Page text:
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crimes, stone insists on treating all of the inmates in echo mod with respect. >> i've worked with mentally ill people for the last 35 years and i've never been injured, never been attacked. so i'm just comfortable with it. >> but even the most vigilant staff cannot prevent violence from erupting. >> there's only been one murder in this prison. it's been in this mod. it was in cell 13 downstairs. a guy strangled a guy to death. >> on august 22nd, 2004, carl ables earned the infamous distinction of being the only spring creek inmate to kill another prisoner. >> put a cellie in with me, the guy was doing life, in for homicide for killing his mom. which is disgusting. but this mental illness thing. he got 39 years suspended and eligible for parole in 20 years. he's bragging about that, i killed mommy, and i'm getting out in 20 years. blah, blah, blah.
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i stand and listen to this garbage, and i have to listen to garbage, and i can't tell him. so i tore the sheet and i wrapped it around his head and i said, you ain't doing nothing. you go say hi to mommy. >> the murder earned carl 99 years on top of his 77 years he was already serving for killing of a co-worker and animal cruelty. >> i caved his head in. caved it in totally. the biggest fragment of bone they found was the size of a half dollar. then i -- i probably got a little out of hand later on. i kept on hanging out. beating on him some more. i was interested in how the decomposition would be. it was pretty interesting. but it was kind of twisted. three days later i nuked the cat. stuck him in the microwave and
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turned it on. and then i -- yeah. 2 1/2 minutes wasn't long enough. >> while the violent nature of prisoners like carl ables can pose a challenge to rehabilitation, one way that spring creek tries to help inmates reform is through mediation sessions. >> i want to welcome all of you here today. it's taken a long time, i know that. janice, kordell, you wanted to do this for many years. >> inmates like kordell boyd are given the opportunity to meet face to face with the families of their victims. >> i sent a letter to one of the victims of the family. and one of the daughters received it. so they came down here. and we mad a mediation. i talked to her, she talked to me. >> so many times that what you say, and if i cry it's okay. but i have relived this a billion times. whether i like it or not you've been a part of my life for 15 years. >> at the beginning i didn't feel i was privileged to even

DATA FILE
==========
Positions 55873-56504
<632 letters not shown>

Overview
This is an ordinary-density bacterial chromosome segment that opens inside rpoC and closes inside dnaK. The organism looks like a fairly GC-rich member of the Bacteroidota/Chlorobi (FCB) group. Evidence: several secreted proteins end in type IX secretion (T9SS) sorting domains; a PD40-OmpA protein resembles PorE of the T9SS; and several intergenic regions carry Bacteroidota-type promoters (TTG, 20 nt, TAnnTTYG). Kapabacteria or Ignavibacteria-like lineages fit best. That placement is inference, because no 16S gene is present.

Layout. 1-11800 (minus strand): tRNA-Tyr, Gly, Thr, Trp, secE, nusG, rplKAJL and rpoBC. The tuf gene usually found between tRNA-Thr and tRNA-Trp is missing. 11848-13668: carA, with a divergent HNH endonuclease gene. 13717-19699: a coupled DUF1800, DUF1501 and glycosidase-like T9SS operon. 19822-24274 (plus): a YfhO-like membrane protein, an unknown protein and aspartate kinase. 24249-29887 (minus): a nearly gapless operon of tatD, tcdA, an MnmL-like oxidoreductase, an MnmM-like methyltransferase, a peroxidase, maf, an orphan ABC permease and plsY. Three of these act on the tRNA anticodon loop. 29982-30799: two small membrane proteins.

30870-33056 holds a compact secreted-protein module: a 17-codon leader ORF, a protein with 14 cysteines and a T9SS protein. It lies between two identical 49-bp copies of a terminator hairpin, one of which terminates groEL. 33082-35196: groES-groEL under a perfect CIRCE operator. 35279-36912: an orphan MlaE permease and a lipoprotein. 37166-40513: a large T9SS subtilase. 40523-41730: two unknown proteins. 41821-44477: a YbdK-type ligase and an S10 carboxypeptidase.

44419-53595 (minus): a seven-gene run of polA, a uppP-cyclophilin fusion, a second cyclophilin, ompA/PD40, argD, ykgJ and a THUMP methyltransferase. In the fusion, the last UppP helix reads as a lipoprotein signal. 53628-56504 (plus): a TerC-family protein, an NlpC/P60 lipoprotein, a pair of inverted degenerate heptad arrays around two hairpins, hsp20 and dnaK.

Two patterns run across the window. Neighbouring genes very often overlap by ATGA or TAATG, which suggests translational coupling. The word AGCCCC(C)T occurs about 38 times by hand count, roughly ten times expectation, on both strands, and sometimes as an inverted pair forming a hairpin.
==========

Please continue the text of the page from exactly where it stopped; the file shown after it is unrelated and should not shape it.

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talk to people. i killed their family members? come on. but god stored something in my heart. and i felt like i have to. and just to show that i'm a human being and i didn't intend to kill no one. >> was mother trying -- >> she was praying. she said something that's scripture. she says, they know not -- forgive them, they know not what they do. >> did they ever try to tell you you were going to ruin your life and gave you money? >> no. your father offered me a job. >> it hurts until you let it out. >> why did you decide to kill them? >> i didn't want to be caught. i was scared that everyone was going to find out who i really was. >> i'm ashamed of what i done. i try to keep it as close to my chest as possible. >> why? >> because it's mine.